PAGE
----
Britain faces a national crisis because of soaring energy costs – but making gas cheaper is not the answer

Editorial: The understandable focus on household bills and business costs cannot distract the country from the even bigger climate crisis

<p>‘Energy costs at a global level have been too low for too long’ </p>

‘Energy costs at a global level have been too low for too long’

According to Energy UK, a trade body, Britain faces a “national crisis” because of soaring energy costs. A combination of poor policy decisions and bad luck has conspired to make much of the domestic energy supply industry unprofitable, with wholesale energy costs now far exceeding the statutory energy price cap, which was set in easier times.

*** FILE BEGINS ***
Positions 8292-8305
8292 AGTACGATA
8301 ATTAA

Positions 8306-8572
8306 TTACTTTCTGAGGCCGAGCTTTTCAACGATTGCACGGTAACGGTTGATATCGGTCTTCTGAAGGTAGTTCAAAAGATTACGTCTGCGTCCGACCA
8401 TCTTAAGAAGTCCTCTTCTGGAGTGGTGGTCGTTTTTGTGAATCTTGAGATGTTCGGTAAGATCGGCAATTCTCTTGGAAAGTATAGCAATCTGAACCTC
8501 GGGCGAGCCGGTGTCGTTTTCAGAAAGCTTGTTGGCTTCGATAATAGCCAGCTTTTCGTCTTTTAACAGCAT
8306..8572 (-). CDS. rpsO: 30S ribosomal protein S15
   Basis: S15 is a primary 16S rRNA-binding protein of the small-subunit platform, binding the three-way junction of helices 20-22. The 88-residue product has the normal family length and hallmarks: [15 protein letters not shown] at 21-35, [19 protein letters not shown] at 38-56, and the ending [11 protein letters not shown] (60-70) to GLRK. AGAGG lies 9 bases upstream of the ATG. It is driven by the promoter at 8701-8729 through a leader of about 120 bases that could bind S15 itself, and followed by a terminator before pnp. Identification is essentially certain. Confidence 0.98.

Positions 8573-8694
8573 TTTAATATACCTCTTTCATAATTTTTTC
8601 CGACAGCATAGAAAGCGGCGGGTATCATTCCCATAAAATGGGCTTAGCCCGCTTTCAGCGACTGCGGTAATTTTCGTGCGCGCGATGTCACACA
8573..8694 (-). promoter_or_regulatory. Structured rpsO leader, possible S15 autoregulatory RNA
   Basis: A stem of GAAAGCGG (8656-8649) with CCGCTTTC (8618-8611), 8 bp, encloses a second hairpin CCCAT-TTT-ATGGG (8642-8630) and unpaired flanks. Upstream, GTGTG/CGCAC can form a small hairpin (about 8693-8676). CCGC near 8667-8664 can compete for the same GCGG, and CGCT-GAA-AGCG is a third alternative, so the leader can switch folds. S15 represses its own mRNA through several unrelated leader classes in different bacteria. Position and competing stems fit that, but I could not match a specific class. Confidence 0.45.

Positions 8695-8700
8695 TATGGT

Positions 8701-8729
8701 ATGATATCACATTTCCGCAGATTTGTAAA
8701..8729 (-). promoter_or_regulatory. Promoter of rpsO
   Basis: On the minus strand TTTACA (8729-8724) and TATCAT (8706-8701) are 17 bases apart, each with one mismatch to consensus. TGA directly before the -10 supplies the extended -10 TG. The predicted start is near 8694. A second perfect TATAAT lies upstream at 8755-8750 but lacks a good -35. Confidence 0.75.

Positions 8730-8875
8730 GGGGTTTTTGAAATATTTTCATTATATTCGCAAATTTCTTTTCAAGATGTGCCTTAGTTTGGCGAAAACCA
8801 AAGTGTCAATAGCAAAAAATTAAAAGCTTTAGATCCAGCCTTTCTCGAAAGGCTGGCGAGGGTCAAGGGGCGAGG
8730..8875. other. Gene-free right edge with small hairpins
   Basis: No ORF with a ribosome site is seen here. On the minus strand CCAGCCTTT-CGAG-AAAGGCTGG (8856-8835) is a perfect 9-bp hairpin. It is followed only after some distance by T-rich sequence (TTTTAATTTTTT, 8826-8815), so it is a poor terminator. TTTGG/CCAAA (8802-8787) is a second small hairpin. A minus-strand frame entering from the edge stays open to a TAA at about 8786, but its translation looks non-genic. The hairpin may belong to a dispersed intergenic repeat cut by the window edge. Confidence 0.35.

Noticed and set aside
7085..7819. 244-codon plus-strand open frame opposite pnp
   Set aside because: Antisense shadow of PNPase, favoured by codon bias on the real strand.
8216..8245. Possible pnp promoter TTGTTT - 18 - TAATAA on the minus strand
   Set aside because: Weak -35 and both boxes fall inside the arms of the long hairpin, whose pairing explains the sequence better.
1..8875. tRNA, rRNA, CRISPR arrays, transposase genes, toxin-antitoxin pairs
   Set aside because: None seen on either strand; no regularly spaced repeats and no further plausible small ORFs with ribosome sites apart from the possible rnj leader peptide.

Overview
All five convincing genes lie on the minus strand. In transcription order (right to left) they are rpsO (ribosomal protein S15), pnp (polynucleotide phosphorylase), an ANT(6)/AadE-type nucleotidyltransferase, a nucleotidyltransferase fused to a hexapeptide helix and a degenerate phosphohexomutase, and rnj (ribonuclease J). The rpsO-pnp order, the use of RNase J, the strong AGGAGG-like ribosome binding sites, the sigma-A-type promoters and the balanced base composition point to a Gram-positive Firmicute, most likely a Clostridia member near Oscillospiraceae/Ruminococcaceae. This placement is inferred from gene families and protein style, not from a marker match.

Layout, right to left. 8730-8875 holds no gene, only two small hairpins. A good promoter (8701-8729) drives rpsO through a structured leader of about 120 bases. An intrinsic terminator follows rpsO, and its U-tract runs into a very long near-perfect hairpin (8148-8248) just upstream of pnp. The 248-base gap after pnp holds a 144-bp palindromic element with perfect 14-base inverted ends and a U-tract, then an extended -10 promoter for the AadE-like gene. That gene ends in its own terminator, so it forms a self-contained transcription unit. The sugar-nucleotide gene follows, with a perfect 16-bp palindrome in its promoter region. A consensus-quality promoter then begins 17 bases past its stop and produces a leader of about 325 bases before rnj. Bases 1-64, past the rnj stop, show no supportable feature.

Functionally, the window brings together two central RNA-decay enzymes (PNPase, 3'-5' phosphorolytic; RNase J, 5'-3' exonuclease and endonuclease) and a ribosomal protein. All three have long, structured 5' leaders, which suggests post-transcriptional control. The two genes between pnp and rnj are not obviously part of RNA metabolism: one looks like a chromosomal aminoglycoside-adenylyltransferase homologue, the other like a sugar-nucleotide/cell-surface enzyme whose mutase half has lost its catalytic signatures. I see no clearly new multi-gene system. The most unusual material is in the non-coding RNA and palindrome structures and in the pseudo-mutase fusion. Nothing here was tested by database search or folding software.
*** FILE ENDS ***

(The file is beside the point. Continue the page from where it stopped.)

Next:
EDF, one of the biggest players, suggests that the annual cap could reach £2,000 by October next year – from £1,277 now. By its nature, because gas bills take no account of income and ability to pay, the hikes in the cost of gas and electricity generally – and no doubt fuel oil, petrol and diesel, in due course – will hit the poorest families hardest. Fuel poverty will rise.

For now, the effects of the surge in costs at the wholesale end are delayed, because the next domestic price review isn’t due to be implemented until 1 April – but when it is, households will be hammered with a rise in bills of 45 to 50 per cent.

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